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Pro-Education Candidates Sweep Connecticut's Midterms



November 7, 2018

Thanks in large part to teachers who were determined to make their voices heard and their votes matter, pro-education candidates chalked up significant victories in yesterday's midterm elections.

Major wins were scored in the state senate and house as well as in a close gubernatorial race, where education advocate Ned Lamont defeated a challenger whose agenda favored privatization of schools, caps on teacher salaries, anti-union initiatives, and an unrealistic economic plan that threatened to decimate school budgets.

"Teachers made a decisive contribution to these positive outcomes—because they were engaged and informed," said CEA President Jeff Leake.

In the run-up to the elections, CEA developed its first-ever legislative report card—a comprehensive system of evaluating candidates based on their voting records, interviews, willingness to engage with CEA members, responses to questionnaires on education issues, and recommendations by teachers in their districts. Top pro-education candidates were named to CEA's honor roll, which was published in the CEA Advisor Special Election Issue and online.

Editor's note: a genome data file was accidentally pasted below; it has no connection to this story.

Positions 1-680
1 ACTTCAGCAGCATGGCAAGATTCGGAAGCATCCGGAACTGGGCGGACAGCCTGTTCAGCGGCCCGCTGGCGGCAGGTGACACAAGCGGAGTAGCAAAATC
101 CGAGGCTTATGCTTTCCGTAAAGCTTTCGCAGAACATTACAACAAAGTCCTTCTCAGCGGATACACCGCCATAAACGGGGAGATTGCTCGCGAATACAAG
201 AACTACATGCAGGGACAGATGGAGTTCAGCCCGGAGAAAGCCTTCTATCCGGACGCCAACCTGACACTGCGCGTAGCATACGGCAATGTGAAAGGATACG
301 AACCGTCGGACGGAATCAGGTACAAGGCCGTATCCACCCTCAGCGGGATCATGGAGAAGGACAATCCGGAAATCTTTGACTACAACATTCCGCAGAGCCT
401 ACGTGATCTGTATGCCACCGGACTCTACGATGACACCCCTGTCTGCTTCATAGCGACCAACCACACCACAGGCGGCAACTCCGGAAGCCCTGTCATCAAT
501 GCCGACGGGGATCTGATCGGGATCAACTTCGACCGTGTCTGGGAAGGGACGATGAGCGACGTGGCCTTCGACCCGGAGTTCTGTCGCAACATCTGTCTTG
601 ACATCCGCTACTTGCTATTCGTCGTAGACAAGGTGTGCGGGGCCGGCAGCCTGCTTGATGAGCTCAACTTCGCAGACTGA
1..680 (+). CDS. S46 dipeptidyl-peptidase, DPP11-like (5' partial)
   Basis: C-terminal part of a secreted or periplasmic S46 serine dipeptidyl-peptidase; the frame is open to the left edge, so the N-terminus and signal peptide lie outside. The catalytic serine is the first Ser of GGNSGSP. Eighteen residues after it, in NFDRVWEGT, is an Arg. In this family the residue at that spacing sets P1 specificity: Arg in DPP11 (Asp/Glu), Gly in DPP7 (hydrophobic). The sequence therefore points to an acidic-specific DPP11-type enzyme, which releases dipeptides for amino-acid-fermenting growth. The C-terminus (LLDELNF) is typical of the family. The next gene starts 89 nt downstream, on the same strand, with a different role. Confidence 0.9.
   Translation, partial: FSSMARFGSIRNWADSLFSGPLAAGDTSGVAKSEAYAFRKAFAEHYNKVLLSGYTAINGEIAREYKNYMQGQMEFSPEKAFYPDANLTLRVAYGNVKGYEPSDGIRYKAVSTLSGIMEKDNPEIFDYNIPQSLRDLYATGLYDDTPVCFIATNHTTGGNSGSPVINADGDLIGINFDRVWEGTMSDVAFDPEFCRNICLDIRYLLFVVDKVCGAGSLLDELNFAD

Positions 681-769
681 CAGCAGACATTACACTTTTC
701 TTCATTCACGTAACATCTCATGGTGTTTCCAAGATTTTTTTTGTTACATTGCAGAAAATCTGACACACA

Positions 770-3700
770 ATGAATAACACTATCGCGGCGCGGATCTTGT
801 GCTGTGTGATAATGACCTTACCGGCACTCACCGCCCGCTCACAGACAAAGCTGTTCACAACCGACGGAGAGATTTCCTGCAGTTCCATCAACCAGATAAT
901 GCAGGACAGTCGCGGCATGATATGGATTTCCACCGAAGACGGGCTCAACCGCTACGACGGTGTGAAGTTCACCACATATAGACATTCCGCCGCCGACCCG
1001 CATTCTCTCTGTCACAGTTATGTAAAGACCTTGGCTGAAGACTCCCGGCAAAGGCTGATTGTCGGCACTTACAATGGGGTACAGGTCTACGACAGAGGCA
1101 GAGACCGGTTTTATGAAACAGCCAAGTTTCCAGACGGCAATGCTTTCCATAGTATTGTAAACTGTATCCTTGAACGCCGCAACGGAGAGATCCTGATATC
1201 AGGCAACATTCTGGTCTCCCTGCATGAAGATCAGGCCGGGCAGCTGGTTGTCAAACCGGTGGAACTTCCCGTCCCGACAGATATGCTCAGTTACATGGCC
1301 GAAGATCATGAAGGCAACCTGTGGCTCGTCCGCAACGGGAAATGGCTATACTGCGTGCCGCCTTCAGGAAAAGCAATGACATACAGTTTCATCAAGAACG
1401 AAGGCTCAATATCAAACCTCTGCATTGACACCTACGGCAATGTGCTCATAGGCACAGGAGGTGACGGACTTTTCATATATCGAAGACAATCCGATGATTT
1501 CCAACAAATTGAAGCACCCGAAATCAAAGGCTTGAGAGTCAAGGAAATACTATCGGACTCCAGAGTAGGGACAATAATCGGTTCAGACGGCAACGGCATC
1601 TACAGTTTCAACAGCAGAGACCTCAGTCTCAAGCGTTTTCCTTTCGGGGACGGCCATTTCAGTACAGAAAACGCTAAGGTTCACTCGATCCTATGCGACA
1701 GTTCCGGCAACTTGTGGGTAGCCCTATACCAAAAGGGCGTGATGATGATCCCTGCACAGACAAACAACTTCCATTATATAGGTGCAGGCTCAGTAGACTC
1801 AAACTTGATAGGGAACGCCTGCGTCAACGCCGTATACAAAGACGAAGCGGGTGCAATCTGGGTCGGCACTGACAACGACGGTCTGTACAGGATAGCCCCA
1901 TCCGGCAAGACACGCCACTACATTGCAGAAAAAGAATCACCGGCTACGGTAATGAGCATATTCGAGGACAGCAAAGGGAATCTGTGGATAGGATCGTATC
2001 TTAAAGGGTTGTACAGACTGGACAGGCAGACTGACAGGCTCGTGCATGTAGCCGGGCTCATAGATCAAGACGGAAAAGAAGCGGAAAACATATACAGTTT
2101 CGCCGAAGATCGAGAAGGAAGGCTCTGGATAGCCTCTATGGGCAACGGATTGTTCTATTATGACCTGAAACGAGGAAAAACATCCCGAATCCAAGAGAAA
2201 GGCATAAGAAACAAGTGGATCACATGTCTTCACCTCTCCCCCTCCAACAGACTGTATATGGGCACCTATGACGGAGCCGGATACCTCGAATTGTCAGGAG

Information is power

"From the time it was launched in September, CEA's report card was viewed nearly 75,000 times, in wave after wave—a testament to how engaged our members are and how deeply this election mattered to them," said CEA Executive Director Donald Williams. "Indeed, CEA members went to the polls in unprecedented numbers, knowing which candidates pledged to protect public education, the teaching profession, and educators' ability to retire with dignity—and whose plans would unravel teachers' and students' rights."

Every CEA honor roll candidate for a top state officer position prevailed in the midterm elections, as did all honor roll candidates running for Congress. In some races where candidates won by a very narrow margin, teacher turnout was a key factor in putting pro-education candidates over the finish line.

"Key races where a victory was decided by the narrowest of margins also turned out to be races where teachers were most engaged in talking to their colleagues about the issues at stake—from teacher pensions to school funding," said Leake.

"Even with these key victories, we will still have legislative challenges in the future." Williams noted, "Now, however, we have more allies working for us, and legislators understand that teachers will continue to hold them accountable on issues that are critical to the teaching profession."


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